Researchers have zeroed in on a single breakthrough solution for…
- fighting memory loss
- repairing Alzheimer’s damage
- slashing some of the most severe Parkinson’s symptoms
It’s free (unless you count the cost of your sneakers), it’s natural and it has powerful brain boosting benefits.
I’m talking about exercise.
Because as unlikely as it sounds, research has shown simply unseating your seat regularly is a potent prescription for boosting brain power. And according to experts, exercise can help fight memory loss and reduce some of the worst symptoms of devastating brain diseases.
In fact, after years of research the American Academy of Neurology has finally made it official. They recently announced in the journal Neurology that exercise is indeed helpful for folks suffering from mild cognitive impairment.
And the Alzheimer’s Association quickly added their blessing, endorsing the new guideline too.
Brain boosting exercise puts the brakes on memory loss
Although long term studies haven’t yet been completed, a number of shorter term trials have already revealed the brain boosting power of humble exercise. For example, a 12-week long study conducted by the University Of Maryland School Of Public Health found that walking could improve connections in the brain.1
Older volunteers, half with mild cognitive impairment and half with healthy brains, participated in the walking study. Each of the participants walked briskly for 30 minutes, four times a week for three months.
Before and after the 12 weeks of walking each of the volunteers had a fMRI brain scan to map the connections in their brains. The researchers focused on the posterior cingulate cortex region in particular because losing connections to the PCC is associated with memory loss and Alzheimer’s disease.
At the end of the three months, both groups showed improvements in memory. They were able to recall a list of words more easily.
But those suffering from mild cognitive decline saw the real power of exercise. They had IMPROVED neural connections to the PCC from 10 different areas of the brain!
Fight off Alzheimer’s with brain boosting movement
And the power of exercise to protect our precious memories doesn’t end there, either. Another recent study concluded that physical activity could help protect your brain against Alzheimer’s, even if you’re at higher risk for the disease.2
Researchers tracked a group of healthy folks who had a high genetic risk for Alzheimer’s disease. They found that those volunteers who were getting over an hour of moderate movement daily—such as brisk walking—had far better glucose metabolism in areas of the brain typically affected by Alzheimer’s. And according to the experts, that’s an indicator of neuron health and activity.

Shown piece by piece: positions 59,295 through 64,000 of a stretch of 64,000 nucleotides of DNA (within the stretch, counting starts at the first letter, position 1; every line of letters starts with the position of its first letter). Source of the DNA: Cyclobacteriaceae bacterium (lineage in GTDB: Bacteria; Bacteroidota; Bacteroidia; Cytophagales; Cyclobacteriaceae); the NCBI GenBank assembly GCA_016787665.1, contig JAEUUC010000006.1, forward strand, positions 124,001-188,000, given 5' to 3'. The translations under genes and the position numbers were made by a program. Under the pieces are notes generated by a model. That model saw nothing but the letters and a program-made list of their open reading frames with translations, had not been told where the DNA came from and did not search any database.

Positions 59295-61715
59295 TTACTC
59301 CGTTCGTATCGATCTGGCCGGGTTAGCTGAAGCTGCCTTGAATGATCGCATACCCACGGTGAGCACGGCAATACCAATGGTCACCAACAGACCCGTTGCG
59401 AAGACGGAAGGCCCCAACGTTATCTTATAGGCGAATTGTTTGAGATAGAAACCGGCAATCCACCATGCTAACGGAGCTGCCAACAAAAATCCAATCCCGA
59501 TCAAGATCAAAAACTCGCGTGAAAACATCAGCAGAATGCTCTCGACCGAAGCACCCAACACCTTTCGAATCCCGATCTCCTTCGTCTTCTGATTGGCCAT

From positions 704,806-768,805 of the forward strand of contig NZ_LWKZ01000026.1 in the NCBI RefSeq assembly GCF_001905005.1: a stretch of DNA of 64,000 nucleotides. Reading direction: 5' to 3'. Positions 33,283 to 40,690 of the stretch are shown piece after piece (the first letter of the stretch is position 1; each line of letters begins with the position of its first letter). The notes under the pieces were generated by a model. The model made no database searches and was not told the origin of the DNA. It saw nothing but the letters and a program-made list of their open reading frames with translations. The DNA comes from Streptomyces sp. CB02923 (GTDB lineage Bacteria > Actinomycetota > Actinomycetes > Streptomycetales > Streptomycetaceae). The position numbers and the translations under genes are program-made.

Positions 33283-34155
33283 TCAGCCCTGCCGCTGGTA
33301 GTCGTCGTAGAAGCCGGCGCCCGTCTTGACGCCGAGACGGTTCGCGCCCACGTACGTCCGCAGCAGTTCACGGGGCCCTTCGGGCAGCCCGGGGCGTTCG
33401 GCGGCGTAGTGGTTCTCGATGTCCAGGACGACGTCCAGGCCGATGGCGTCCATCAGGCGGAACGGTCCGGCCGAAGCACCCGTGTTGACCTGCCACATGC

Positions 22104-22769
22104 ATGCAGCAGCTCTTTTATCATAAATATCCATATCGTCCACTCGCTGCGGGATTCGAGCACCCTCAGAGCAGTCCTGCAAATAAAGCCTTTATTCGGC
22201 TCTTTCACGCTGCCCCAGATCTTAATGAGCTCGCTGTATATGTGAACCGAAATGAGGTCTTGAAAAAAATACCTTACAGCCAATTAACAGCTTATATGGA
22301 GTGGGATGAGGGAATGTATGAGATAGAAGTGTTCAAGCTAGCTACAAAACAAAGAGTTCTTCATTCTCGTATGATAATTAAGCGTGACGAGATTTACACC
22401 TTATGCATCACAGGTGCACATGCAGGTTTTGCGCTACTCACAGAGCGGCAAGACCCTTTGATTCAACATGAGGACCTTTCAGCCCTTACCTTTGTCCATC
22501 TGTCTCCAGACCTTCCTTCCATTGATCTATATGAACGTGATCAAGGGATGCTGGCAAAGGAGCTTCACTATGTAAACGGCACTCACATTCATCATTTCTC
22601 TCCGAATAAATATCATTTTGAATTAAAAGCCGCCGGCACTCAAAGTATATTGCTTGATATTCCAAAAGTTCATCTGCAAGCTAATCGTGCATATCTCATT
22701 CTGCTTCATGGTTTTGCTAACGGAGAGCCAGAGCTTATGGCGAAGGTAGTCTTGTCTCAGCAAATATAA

And the brain boosting benefits of exercise go beyond improving memory and fighting Alzheimer’s disease. It turns out making a move could also help relieve some of the most severe symptoms of Parkinson’s disease.
Physical activity slow Parkinson’s progression
Folks who are born with a mutated version of the protective DJ-1 gene get slammed with more severe Parkinson’s disease symptoms and they show up at a younger age. But recent research has found exercise could help put a brake on the neurological disease.
In the animal experiment, researchers divided mice with Parkinson’s disease into two groups. One group was given exercise wheels and the other was not.
The mice which exercised ended up with significantly better cognitive function according to the study published in PLOS One.3 The researchers believe regular exercise can switch on the protective DJ-1 gene, helping to slow down the progression of the devastating disease.
While the research continues into just how far reaching the brain boosting power of exercise is, it’s already clear that staying active can do far more than just keep your body physically fit. Making movement a part of your regular routine can also help your brain stay in shape too.
1. “Exercise Training and Functional Connectivity Changes in Mild Cognitive Impairment and Healthy Elders.” Journal of Alzheimer’s Disease, May 2017
2. “Moderate Physical Activity is Associated with Cerebral Glucose Metabolism in Adults at Risk for Alzheimer’s Disease,” Journal of Alzheimer’s Disease, 2017
3.”Running wheel exercise reduces α-synuclein aggregation and improves motor and cognitive function in a transgenic mouse model of Parkinson’s disease,” PLOS One, Published: December 22, 2017, doi.org/10.1371/journal.pone.0190160